The Council of Ontario Construction Associations (COCA) has reported on its successes in a recent issue of its newsletter.
“Simply put, there are two aspects to the work we do here at COCA,” president Ian Cunningham wrote. “First, there’s “the business of the business” working with our members and government officials to ensure that public policy in Ontario supports success in the construction industry. The second part is letting our members and the industry know about the work we’ve been doing on their behalf and the successes we’ve earned.
“Looking back over the last few years I’d have to say we’ve done a very good job of the first but when it comes to communicating our achievements, there’s room for improvement,” Cunningham wrote. “We’ve been understated, perhaps too shy to brag about our wins. At the risk of being called a braggart, here’s a partial list of our recent successes.”
Occupational health and safety
- Many of the recommendations made in COCA’s submission were accepted by Tony Dean and included in his report including the transfer of prevention out of the WSIB and mandatory entry level training for the construction industry;
- COCA is well positioned as a key stakeholder with the ministry of labour and its prevention office and is included in all ministry outreach; we are optimistic that an individual with ties to COCA will be appointed to the Prevention Council;
- COCA convened a special consultation on the development of the province’s first occupational health and safety strategy for a small group of very senior construction industry executives at the request of the chief prevention officer.
- The government committed to ending the 72 month automatic lock-in of benefits for partially disabled workers as advocated by COCA;
- The government mandated that the WSIB be fully funded by 2027 as advocated by COCA;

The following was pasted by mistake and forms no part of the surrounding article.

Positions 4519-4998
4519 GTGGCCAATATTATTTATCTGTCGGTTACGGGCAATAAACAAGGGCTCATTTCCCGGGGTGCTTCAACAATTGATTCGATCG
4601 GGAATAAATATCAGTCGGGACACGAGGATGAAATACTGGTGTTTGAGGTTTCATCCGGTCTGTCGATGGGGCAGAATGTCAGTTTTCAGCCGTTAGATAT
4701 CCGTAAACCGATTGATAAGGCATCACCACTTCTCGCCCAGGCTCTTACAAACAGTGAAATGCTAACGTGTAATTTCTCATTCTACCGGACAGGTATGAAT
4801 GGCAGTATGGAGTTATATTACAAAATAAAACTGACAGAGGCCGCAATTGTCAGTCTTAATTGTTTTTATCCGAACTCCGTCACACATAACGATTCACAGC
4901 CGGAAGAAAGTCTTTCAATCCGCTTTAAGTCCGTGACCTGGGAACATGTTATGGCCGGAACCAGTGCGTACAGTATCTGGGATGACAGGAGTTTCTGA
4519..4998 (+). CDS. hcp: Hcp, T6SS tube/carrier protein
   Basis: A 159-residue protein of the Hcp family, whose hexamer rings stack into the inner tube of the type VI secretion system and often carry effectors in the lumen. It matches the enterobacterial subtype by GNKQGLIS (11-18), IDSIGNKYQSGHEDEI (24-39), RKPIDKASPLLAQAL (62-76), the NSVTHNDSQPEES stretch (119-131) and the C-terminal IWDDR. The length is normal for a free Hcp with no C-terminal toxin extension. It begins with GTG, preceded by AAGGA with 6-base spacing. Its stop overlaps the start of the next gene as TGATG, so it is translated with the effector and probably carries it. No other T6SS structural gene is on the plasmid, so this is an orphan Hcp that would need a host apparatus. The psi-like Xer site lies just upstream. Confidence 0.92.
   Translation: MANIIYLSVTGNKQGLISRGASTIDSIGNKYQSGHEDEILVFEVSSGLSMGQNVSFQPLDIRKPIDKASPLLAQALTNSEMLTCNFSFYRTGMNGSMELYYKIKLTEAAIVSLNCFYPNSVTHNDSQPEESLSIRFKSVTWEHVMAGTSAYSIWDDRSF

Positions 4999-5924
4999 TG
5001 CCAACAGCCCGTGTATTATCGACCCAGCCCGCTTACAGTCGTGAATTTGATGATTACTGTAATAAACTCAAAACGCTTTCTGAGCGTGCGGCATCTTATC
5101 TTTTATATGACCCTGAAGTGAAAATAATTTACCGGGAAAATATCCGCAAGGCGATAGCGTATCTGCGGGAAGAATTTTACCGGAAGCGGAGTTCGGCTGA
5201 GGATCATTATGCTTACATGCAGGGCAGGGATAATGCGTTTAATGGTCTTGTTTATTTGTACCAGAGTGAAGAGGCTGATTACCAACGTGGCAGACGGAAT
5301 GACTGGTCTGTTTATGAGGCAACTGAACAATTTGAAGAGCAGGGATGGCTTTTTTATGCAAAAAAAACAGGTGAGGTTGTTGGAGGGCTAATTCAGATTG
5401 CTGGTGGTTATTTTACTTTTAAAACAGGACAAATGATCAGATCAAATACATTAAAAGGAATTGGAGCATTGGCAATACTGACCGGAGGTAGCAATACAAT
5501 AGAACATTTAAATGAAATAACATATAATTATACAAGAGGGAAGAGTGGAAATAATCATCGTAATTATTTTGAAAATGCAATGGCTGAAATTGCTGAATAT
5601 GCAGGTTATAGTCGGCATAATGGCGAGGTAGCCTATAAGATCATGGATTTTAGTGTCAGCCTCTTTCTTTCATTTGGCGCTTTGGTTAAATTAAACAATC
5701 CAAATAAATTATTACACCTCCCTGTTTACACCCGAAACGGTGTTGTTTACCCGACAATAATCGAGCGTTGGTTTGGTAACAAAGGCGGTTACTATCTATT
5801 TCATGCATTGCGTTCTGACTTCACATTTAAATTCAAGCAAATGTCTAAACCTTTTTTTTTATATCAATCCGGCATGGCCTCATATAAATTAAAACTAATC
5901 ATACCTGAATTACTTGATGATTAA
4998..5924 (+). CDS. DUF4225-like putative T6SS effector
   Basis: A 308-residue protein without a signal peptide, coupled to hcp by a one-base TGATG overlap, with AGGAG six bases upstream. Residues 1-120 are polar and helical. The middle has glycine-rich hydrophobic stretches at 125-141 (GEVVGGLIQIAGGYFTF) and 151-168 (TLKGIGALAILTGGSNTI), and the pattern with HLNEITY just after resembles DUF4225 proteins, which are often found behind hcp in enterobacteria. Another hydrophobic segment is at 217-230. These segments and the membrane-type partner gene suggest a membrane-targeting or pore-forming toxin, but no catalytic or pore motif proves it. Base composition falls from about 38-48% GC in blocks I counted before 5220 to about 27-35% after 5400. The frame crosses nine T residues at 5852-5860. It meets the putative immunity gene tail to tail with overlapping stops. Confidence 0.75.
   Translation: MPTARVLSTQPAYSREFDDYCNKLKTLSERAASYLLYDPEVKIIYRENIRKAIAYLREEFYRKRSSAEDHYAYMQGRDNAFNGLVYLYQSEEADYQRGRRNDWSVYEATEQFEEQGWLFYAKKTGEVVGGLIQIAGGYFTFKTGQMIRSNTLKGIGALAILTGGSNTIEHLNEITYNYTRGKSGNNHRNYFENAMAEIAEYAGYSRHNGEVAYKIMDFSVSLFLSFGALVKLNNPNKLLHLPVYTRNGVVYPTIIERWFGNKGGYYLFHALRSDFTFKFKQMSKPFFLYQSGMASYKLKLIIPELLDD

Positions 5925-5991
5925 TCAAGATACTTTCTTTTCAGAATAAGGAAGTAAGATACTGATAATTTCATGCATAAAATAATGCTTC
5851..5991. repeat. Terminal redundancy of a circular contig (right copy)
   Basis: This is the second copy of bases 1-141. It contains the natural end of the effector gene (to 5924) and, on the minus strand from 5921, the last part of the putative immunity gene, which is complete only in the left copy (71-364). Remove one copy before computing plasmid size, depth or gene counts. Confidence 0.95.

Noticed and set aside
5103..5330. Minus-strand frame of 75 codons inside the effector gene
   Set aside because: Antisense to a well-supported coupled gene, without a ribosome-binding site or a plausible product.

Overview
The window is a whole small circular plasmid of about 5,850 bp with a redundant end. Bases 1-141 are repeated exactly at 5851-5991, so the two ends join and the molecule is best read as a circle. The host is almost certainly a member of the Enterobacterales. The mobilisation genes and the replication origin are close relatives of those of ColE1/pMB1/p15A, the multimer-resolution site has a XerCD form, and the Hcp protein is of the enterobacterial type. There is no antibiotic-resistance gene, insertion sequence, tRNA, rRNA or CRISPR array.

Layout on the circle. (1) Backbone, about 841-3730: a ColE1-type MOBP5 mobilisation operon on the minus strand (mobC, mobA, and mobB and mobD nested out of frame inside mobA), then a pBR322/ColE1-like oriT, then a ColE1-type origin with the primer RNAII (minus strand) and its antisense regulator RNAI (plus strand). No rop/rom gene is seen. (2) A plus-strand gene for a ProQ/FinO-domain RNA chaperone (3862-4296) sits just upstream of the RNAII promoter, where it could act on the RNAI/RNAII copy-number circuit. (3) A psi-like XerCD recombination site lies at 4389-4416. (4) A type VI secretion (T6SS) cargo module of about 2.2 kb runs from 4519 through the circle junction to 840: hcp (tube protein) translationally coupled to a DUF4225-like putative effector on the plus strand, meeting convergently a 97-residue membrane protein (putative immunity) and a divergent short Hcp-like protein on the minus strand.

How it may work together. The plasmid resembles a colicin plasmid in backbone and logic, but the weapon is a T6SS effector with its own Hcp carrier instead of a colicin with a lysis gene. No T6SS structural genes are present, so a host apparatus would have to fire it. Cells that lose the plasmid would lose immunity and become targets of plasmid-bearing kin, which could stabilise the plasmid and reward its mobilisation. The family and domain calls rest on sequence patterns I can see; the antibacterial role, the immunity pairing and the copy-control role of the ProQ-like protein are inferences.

- The WSIB has transitioned from a representative board of directors to one that is competencies-based, as recommended by COCA;
- Increases in employer premium rates have been minimized as a result of pressure from COCA and the WSIB announced that there will be no premium rate increase for 2014;
- As recommended by COCA, the WSIB has committed to calculating employer premium rates properly and accurately based on the cost of new injuries.
- In partnership with the NTCCC and the OGCA, COCA ensured that Bill 69, the Prompt Payment Act, was introduced in the legislature as a private members bill and passed first and second readings and was referred to committee with the support of all three parties.
- COCA was instrumental in having local content provisions added to Infrastructure Ontario’s procurement requirements;
- The government has lived up to its commitment to consistent long term infrastructure investments as advocated by COCA.
Ontario One Call
- With the support of COCA, the Common Ground Alliance and other construction stakeholders, Bill 8, Ontario Underground Infrastructure Notification System Act, 2012 (one call before you dig) was passed into law.